Today, in perhaps the most significant change in federal labor law in more than 50 years, the National Labor Relations Board (“NLRB” or “Board”) announced a new framework that determines when employers are required to recognize and bargain with a union upon demand, without a representation election.
In Cemex Construction Materials Pacific, LLC, 372 NLRB No. 130, the NLRB adopted a modified version of the Joy Silk doctrine, a doctrine that dates back to the 1949 case, Joy Silk Mills, Inc., 85 NLRB 1263 (1949), but that the Board had abandoned in 1969. Under the new Cemex framework, unions will be able to demand recognition and bargaining merely by demonstrating majority support (most often done through the presentation of signed authorization cards that are solicited without any NLRB oversight) within the proposed unit of employees. Faced with this demand, employers have two choices: either recognize and bargain with the union, or immediately file an election petition of its own with the NLRB. This type of petition is known as an RM petition.
Filing an RM petition is not as easy as it sounds. The NLRB requires an RM petition to be accompanied by specific and detailed objective evidence, including employee names, that establishes a good faith uncertainty as to the union’s claims that it represents a majority of employees in the proposed unit. The NLRB’s examples of such evidence are antiunion petitions and firsthand employee statements which must be generated without any employer involvement. Without this specific evidence, the NLRB will dismiss an RM petition and, under the new Cemex standard, the employer will be forced to recognize and bargain with the union.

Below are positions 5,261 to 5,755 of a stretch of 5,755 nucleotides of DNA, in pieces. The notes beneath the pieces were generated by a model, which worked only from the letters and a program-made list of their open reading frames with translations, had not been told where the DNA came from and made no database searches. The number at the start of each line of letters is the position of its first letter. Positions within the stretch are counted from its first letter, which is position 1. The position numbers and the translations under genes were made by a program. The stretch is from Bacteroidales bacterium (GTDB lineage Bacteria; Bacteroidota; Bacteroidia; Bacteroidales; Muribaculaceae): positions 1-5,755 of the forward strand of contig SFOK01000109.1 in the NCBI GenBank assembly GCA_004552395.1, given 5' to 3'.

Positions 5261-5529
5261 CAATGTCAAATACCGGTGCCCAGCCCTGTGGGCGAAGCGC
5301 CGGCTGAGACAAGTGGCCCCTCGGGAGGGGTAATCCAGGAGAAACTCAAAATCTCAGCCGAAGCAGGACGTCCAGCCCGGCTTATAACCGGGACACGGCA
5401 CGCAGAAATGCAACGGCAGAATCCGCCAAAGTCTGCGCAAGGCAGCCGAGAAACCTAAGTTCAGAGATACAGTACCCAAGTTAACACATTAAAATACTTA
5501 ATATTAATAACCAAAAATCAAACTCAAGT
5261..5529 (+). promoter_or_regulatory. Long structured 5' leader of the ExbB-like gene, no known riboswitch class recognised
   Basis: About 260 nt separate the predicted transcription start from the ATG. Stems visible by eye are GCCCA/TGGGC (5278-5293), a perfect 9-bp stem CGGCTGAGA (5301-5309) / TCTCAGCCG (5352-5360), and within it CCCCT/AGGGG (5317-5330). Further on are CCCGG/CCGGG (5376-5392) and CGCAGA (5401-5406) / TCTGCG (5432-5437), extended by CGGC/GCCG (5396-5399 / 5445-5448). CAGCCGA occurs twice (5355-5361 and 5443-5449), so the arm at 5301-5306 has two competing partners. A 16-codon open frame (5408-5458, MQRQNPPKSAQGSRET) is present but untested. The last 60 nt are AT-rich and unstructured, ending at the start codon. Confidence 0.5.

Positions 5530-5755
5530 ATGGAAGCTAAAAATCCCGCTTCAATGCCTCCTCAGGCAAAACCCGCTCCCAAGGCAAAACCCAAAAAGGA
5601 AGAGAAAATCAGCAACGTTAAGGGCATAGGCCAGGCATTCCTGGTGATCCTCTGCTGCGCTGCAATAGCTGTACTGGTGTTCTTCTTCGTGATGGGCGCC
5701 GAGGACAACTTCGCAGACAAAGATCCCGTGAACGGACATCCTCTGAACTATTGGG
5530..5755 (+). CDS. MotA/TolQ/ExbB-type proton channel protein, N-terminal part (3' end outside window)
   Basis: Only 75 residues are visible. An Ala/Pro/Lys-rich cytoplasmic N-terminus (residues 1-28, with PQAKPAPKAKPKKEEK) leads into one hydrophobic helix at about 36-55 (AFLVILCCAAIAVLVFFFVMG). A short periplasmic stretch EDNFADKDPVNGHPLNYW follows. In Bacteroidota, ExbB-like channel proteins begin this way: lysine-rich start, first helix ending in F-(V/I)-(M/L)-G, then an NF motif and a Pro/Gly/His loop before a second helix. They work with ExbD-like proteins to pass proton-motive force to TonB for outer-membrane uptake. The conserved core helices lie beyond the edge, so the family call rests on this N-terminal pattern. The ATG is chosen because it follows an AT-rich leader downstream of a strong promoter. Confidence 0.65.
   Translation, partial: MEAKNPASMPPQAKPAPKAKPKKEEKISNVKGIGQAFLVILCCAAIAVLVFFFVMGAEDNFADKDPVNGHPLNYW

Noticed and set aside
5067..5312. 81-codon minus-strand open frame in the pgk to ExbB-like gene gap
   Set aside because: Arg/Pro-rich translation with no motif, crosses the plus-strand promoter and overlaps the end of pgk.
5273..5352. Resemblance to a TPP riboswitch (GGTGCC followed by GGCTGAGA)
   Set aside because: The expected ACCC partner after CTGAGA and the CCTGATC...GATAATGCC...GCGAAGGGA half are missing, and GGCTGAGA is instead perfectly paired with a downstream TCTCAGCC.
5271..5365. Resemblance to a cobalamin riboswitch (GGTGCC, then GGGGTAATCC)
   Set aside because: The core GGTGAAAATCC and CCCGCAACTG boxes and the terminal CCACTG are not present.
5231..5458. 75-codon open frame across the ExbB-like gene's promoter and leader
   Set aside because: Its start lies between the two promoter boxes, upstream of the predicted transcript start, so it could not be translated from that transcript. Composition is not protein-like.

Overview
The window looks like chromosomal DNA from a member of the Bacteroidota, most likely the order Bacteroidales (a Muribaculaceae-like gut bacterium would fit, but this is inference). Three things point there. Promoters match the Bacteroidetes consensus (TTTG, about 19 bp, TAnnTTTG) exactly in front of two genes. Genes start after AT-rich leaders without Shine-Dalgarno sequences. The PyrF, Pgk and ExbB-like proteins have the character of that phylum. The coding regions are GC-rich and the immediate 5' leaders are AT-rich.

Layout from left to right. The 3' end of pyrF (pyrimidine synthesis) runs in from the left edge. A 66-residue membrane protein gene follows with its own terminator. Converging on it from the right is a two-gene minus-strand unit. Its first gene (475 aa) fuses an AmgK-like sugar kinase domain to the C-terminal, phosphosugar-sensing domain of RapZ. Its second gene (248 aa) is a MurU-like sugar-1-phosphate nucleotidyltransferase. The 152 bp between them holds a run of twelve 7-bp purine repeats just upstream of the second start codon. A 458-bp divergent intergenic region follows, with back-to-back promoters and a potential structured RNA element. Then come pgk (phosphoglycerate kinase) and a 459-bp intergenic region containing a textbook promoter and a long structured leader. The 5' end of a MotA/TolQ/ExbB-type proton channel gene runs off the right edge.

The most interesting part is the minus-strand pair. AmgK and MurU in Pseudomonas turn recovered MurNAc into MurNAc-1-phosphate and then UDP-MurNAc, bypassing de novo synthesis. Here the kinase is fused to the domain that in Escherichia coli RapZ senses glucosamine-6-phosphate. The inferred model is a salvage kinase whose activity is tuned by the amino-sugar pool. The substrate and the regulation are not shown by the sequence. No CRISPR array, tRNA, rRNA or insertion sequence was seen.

Even if the employer can provide such evidence, the Board’s new Cemex standard provides that any unfair labor practice during the election period will result in the outright dismissal of the petition and an order requiring the employer to recognize and bargain with the union without an election. Under the old standard now abandoned by the NLRB, which prioritized the employees’ right to vote in a secret ballot election supervised by the NLRB, only especially egregious unfair labor practices could result in a bargaining order.
The Cemex decision arguably marks one the most significant changes to the union election process in more than half a century. The NLRB’s decision is certain to be challenged in the courts, but those appeals will take years to play out. In the meantime, observers expect unions to aggressively demand recognition from employers. All employers, therefore, should examine their union-free and labor relations strategies to minimize their exposure to card signing campaigns. Employers also should consider conducting training and workplace audits to identify areas of risk and be ready to respond quickly.
Sheryl L. Skibbe also contributed to this article.